Downtrending Stocks – Don’t Buy!

Everyone wants a good deal. If you don’t think therefore, simply look into the day-after-Thanksgiving product sales with most people lined up outside the stores at 5am to buy merchandise on sale. We want things now and we want them cheap! When it comes to stocks, however, I know better.

They say to buy low and sell high. It’s an excellent concept if it could be got by you to function, but it means that buying low is normally the first thing to do. Novice stock traders look to buy “cheap” stocks, whether it’s just a low-priced stock or a stock well off its highs. Remember, cheap shares tend to be inexpensive for reasonable!

Low-dollar shares often fall into 1 of 2 categories: the previous high-fliers that have split so often and come down so far that they are simply too liquid and “thick” to make much of a move (LU, NT, etc.), and stocks which are cheap because they fizzled out long ago and no buzz has been generated since. These types of shares don’t move more than enough for a dynamic trader, if you don’t are as thinking about trading therefore many shares that your broker makes as very much in commission as you perform in profits.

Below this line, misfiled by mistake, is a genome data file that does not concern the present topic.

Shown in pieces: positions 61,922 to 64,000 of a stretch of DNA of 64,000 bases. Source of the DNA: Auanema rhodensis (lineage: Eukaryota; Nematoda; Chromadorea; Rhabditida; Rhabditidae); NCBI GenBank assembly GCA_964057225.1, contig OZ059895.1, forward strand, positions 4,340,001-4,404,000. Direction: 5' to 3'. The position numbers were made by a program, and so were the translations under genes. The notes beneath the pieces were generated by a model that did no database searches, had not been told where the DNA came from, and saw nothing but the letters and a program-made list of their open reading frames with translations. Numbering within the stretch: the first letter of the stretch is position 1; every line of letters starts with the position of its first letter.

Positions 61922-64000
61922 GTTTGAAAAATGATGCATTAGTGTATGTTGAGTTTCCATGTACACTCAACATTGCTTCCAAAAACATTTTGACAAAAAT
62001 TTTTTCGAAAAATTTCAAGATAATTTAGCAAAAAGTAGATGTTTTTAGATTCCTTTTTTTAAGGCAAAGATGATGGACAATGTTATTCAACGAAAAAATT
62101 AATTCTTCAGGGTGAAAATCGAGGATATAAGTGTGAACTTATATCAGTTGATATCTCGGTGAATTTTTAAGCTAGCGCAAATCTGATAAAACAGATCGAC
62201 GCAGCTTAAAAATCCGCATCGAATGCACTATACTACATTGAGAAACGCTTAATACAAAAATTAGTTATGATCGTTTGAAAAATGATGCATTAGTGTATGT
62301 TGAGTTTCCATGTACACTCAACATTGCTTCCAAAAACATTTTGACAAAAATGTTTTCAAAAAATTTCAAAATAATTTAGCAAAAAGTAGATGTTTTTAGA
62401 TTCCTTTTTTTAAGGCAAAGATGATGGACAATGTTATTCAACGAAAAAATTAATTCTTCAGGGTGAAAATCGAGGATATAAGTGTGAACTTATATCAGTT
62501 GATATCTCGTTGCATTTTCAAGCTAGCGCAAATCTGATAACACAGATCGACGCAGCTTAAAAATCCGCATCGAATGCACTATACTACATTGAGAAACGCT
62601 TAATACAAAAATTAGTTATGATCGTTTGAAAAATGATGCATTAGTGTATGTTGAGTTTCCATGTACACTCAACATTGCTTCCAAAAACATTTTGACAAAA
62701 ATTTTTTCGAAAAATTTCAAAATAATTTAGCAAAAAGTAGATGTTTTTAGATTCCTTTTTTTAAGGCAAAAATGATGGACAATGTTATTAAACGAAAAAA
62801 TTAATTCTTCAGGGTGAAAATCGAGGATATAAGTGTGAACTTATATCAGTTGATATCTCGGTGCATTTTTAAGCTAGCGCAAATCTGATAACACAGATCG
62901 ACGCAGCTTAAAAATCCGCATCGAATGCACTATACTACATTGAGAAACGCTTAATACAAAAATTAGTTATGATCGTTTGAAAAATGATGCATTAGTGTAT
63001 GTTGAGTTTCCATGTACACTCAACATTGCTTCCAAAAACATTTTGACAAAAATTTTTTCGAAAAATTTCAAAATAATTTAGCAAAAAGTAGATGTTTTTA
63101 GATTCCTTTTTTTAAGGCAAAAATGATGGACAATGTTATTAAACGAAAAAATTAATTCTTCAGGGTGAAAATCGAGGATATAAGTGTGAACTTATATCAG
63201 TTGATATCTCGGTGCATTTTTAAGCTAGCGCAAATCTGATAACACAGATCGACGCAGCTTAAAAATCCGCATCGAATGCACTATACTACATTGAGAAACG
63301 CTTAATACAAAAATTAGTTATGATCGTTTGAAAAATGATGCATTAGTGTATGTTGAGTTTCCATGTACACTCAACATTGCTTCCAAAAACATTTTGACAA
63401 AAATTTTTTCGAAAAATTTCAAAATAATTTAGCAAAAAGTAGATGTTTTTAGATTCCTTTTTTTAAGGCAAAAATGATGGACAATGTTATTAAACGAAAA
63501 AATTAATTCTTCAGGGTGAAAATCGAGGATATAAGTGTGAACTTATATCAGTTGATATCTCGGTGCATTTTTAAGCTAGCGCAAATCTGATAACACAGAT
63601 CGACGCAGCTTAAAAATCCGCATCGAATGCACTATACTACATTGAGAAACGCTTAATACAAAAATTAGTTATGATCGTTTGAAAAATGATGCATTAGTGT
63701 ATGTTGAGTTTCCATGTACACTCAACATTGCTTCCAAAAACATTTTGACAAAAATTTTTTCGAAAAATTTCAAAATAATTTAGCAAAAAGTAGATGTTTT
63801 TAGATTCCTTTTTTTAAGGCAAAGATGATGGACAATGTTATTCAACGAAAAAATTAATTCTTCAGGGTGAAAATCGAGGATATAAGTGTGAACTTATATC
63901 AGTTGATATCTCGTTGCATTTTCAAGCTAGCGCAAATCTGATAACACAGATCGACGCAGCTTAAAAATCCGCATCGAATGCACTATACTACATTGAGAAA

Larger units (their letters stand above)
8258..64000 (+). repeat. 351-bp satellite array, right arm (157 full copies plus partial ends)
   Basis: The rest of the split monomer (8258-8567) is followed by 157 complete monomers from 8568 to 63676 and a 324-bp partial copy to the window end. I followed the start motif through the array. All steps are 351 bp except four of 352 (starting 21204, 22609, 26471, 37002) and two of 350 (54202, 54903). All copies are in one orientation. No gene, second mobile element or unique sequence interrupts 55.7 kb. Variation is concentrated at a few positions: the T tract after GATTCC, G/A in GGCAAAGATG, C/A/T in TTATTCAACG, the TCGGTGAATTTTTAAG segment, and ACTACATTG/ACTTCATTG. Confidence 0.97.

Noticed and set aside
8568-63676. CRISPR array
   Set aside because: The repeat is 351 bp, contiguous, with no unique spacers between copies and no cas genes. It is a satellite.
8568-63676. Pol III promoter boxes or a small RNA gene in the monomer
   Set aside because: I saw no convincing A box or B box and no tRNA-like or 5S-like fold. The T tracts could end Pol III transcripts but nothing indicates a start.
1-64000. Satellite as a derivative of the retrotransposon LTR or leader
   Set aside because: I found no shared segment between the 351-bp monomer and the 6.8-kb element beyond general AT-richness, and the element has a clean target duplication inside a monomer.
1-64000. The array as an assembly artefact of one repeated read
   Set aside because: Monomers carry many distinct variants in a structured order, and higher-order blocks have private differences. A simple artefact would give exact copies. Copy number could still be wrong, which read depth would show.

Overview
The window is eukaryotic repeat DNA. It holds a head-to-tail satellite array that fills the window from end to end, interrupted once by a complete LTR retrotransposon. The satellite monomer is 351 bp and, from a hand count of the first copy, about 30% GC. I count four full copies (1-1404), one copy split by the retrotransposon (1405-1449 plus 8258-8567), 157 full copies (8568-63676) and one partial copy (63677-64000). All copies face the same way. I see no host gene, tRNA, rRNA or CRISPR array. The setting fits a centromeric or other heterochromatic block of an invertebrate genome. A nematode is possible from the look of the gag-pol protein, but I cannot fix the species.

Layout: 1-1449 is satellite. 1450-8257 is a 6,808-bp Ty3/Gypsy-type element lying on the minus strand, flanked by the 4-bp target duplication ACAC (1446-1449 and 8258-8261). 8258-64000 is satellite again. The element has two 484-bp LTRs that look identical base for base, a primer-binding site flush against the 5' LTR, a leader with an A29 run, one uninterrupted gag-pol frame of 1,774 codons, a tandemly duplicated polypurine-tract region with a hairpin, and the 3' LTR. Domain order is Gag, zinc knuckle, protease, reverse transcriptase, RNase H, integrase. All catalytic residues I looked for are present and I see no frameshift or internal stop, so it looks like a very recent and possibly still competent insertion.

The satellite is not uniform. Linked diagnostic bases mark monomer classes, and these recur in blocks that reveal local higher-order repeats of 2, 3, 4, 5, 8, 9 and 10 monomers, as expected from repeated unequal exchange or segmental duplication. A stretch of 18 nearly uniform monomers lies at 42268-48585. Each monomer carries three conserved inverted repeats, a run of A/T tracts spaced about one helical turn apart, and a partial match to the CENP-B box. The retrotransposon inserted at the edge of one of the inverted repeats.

A downtrending share is building lower highs and lower lows. Money is coming out of it. People are walking away in search of finding something more attractive. When you buy a stock, you want it to go up, so look for stocks with some buzz, some positive activity, plus some momentum.

A good example of how disastrous it could be to get a downtrending stock is MOVI. This stock started trending lower many a few months ago, and provides shed the majority of its value.

MOVI continues to development lower, and purchasing a “cheap” stock would have been costly!


Consider the novice traders who wanted to buy a stock off its highs. They may have moved in to pick up shares inlate June near $27 or so, which was more than $7 off the recent high. Those buyers hardly ever saw their trade convert profitable. Imagine if they “averaged down” in the $20 region, hoping to catch an instant bounce to allow them out? All they do was substance their losses. How about now that the share is trading near $5.00? Would you are feeling like waking up and running after dropping off a 20-tale building? This stock probably doesn’t either. It’s best to stay away from chart patterns like this until the purchasers regain control and the stock begins to build some upside momentum.

Buying stocks in downtrends is definitely a recipe for disaster. Save your valuable bargain-hunting for the retail vacation and stores shopping, but prepare to pay out up if you would like to get a stock and turn a profit!

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